> This game is highly strategic because players often face decisions about when to trade, what resources to request, and what resources to give away—which are influenced by what they need to build. A player can extend build-ups on locations connected to existing pieces, i.e.road, settlement or city, and all settlements and cities must be separated by at least 2 roads. The first player to win 10 victory points wins and all others lose.
An agent learning to play the game must learn both how to offer, and how to reply to offers. In reinforcement learning situations are mapped to actions by maximising a long-term reward signal. A reinforcement learning agent is characterised by:
- A possibly infinite set of states, S
- A possibly infinite set of actions, A
- A stochastic state transition function T :: S → A → S that specifies the next state given the current state and action
- A reward function R :: S → A → S → ℜ that specifies the reward given to the agent for choosing action a when the environment makes a transition from state s to state s’.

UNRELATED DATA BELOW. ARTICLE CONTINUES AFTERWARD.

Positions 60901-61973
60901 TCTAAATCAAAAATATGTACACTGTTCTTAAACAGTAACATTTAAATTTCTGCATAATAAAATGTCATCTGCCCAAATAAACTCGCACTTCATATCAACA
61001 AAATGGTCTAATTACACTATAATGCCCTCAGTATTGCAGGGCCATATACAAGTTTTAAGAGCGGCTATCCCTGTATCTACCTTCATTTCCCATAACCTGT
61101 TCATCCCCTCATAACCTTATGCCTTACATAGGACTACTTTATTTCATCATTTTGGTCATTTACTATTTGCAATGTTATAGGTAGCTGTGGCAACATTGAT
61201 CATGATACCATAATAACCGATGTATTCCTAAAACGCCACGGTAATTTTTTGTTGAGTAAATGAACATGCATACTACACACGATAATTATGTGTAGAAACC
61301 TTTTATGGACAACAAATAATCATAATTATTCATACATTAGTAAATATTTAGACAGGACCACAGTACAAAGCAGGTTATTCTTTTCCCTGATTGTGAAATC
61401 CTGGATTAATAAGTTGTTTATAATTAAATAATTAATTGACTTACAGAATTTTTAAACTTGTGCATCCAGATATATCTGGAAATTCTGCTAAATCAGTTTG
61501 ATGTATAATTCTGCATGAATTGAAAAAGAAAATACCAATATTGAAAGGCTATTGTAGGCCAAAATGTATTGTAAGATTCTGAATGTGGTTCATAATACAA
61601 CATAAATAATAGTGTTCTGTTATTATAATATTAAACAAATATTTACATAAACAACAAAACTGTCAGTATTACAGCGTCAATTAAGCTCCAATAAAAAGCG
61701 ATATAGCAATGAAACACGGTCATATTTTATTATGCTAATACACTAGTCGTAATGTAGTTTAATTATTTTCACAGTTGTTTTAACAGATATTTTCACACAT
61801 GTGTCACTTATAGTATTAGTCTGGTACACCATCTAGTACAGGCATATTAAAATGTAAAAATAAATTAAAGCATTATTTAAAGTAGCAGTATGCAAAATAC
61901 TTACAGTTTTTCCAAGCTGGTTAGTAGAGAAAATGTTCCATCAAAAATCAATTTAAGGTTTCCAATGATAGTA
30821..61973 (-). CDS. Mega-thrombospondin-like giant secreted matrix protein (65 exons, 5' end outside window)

- A policy function π :: S → A that defines a mapping from states to actions.
The goal of the agent is to maximise its cumulative discounted reward, by convention represented as the function Q* :: S → A → ℜ, the sum of rewards at each time step, discounted by factor γ at each time step.
In Deep Reinforcement Learning (DRL) we induce a Q :: S → A → Θi → ℜ function that approximates Q* using a multilayer convolutional neural network, where Θiare the parameters (weights) of the neural network at iteration i.
DRL with large action sets can be very expensive. Therefore the authors learn from constrained action sets: a static action set Ar which contains responses to trading negotiations and does not change, and an action set Ao which contains only those trading negotiations valid at a given point in the game (e.g. you can’t offer to trade resources you don’t have).